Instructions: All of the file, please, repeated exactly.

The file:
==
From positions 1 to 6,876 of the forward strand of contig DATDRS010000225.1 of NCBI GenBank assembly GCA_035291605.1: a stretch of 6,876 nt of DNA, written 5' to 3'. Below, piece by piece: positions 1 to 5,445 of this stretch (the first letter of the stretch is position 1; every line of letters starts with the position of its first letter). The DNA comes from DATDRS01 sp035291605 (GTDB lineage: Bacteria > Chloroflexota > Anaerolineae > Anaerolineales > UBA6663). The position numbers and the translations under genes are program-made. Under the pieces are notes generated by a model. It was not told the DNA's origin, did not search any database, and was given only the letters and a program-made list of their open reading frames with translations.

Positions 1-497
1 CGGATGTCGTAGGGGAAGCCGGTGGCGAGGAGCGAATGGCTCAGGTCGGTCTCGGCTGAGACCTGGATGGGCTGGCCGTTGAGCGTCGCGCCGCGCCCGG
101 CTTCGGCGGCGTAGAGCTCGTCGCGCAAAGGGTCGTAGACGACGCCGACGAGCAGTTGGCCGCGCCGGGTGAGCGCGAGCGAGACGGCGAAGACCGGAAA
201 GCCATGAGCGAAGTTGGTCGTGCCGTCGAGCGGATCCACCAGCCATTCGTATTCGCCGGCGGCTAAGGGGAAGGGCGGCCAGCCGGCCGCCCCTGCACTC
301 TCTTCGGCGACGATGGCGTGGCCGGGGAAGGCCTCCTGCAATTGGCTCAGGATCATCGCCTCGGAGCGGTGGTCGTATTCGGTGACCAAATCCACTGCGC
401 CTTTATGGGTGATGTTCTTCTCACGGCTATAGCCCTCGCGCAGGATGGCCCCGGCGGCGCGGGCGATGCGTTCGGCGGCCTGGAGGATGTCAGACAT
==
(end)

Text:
From positions 1 to 6,876 of the forward strand of contig DATDRS010000225.1 of NCBI GenBank assembly GCA_035291605.1: a stretch of 6,876 nt of DNA, written 5' to 3'. Below, piece by piece: positions 1 to 5,445 of this stretch (the first letter of the stretch is position 1; every line of letters starts with the position of its first letter). The DNA comes from DATDRS01 sp035291605 (GTDB lineage: Bacteria > Chloroflexota > Anaerolineae > Anaerolineales > UBA6663). The position numbers and the translations under genes are program-made. Under the pieces are notes generated by a model. It was not told the DNA's origin, did not search any database, and was given only the letters and a program-made list of their open reading frames with translations.

Positions 1-497
1 CGGATGTCGTAGGGGAAGCCGGTGGCGAGGAGCGAATGGCTCAGGTCGGTCTCGGCTGAGACCTGGATGGGCTGGCCGTTGAGCGTCGCGCCGCGCCCGG
101 CTTCGGCGGCGTAGAGCTCGTCGCGCAAAGGGTCGTAGACGACGCCGACGAGCAGTTGGCCGCGCCGGGTGAGCGCGAGCGAGACGGCGAAGACCGGAAA
201 GCCATGAGCGAAGTTGGTCGTGCCGTCGAGCGGATCCACCAGCCATTCGTATTCGCCGGCGGCTAAGGGGAAGGGCGGCCAGCCGGCCGCCCCTGCACTC
301 TCTTCGGCGACGATGGCGTGGCCGGGGAAGGCCTCCTGCAATTGGCTCAGGATCATCGCCTCGGAGCGGTGGTCGTATTCGGTGACCAAATCCACTGCGC
401 CTTTATGGGTGATGTTCTTCTCACGGCTATAGCCCTCGCGCAGGATGGCCCCGGCGGCGCGGGCGATGCGTTCGGCGGCCTGGAGGATGTCAGACAT